Trade and Globalisation


Junior Dutch Diplomats draft 4 future foreign policy scenarios

02 Jul 2014 - 10:27

This article is a contribution by Oleg Büller and Pieter van den Berg, both participants to the 2014 course for Junior Diplomats from the Netherlands' Ministry of Foreign Affairs

Scenarios for future global developments

Friday, June 20th, one of the last days of our three-month training program at Clingendael Institute, was dedicated to ‘scenario planning’. Under the supervision of Ron Ton, Director of the Clingendael Academy, our group of 20 junior diplomats from the Netherlands Ministry of Foreign Affairs and 6 young civil servants from other ministries, was faced with a major challenge: we had to come up with four possible scenarios, based on future global developments that will potentially influence our foreign policy towards 2020.

A real challenge

We must admit that we were a bit skeptical at first as to how realistic it would be to come up with sensible scenarios in such a short period of time. Especially those in our group who already had some experience in policy making knew how difficult it can be to assess prospective developments and how much time it takes to formulate subsequent scenarios.

Picking key drivers

We were tasked with picking the two most important drivers in international relations. We were both pleased with and surprised by the consensus within the group on the most important current global developments. Not surprisingly they were very much aligned with what you will read in today’s newspaper.


Interestingly, some of the topics that did not make it to the final scenario, e.g. regional war/regional alliances, were obviously influenced by recent developments in Ukraine and Syria. This begs the question to what extent long-term foreign policy planning is influenced by short-term developments and front-page news.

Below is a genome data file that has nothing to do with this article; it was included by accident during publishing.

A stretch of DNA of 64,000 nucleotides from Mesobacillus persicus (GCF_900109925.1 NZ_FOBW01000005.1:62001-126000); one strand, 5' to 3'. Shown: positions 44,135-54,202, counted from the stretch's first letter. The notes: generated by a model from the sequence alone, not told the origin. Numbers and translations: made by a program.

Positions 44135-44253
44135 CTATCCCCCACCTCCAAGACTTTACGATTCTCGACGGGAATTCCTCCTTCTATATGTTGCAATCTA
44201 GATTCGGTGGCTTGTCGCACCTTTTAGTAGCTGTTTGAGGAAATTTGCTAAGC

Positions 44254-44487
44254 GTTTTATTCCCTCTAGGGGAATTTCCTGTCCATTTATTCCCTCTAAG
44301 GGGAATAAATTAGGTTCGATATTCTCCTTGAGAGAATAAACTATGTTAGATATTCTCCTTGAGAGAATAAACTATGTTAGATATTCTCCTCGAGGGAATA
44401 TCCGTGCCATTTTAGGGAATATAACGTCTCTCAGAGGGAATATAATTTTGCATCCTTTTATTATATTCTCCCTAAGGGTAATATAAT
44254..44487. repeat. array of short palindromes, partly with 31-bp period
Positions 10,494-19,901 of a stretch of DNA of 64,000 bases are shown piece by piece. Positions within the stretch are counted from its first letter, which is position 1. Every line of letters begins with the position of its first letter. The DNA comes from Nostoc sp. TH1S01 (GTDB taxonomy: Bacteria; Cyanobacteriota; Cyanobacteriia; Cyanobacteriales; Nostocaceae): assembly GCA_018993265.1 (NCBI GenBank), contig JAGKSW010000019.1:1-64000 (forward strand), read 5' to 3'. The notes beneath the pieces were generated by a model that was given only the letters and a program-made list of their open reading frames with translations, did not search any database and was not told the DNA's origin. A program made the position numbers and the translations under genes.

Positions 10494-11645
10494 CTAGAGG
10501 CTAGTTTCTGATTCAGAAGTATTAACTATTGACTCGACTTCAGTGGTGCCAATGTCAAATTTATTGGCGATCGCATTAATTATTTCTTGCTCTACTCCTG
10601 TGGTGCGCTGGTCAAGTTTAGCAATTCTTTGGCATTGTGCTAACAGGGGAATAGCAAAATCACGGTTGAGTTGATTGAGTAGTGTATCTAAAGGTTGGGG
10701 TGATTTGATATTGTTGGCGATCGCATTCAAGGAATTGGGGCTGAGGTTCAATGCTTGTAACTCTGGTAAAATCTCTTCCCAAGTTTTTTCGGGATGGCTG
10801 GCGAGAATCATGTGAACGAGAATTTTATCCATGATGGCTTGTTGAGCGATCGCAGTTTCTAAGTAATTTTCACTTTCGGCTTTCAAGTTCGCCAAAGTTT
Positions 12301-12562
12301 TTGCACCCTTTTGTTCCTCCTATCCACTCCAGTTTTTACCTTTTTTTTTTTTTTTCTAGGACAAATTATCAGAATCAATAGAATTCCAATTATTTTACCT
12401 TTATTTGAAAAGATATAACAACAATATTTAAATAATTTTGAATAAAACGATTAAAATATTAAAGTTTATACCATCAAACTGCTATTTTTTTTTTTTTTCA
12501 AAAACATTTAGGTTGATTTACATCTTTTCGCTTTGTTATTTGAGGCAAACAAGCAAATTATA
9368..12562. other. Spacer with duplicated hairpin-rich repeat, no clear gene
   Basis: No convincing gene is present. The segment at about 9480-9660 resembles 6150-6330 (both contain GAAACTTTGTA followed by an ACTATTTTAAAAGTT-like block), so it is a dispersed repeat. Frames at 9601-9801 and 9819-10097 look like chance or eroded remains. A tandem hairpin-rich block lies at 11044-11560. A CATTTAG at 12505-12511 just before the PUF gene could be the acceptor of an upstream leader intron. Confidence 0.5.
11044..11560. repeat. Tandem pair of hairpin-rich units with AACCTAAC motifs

There was little discussion however on whether the future of the European (dis)integration would be a defining factor in the formulation of Dutch foreign policy for years to come. Similarly, ‘the state of the global economy’ and the question whether we have effectively dealt with the financial crisis was another essential factor we could all agree on.

Going to extremes

In order to fit the aforementioned two developments into four possible scenarios we had to form a quadrant with two extremes (positive and negative) for both developments on each axis. For the state of European integration we designed an X-axis varying from ‘increased fragmentation’ to ‘increased cooperation’, while the State of the global economy on the Y-axis varied from ‘increased stability’ to ‘increased instability’.

The scenario's were given catchy titles like 'EUropia' or 'Tumbling into darkness' (in the case of increased European fragmentation and  increased economic stability). Consequently, all of the different scenarios generate different policy strategies with different aims and objectives. If you, however, are able to identify similar strategies within different scenarios you will have established a very solid foundation for future policy making.

Consider all options

In conclusion, this exercise of collective brainstorming and consensual decision-making enabled us to formulate four viable scenarios for the future. Through these scenarios we were able to come up with potential policies that could accurately deal with ensuing developments in the global landscape.

It is important to realize here that while scenario planning can definitely result in valuable policy options, it is the process that forces you to consider all possible options and prepares you for the future in the best way possible. Hence, scenario planning certainly proved to be a helpful policy making tool in an ever changing world.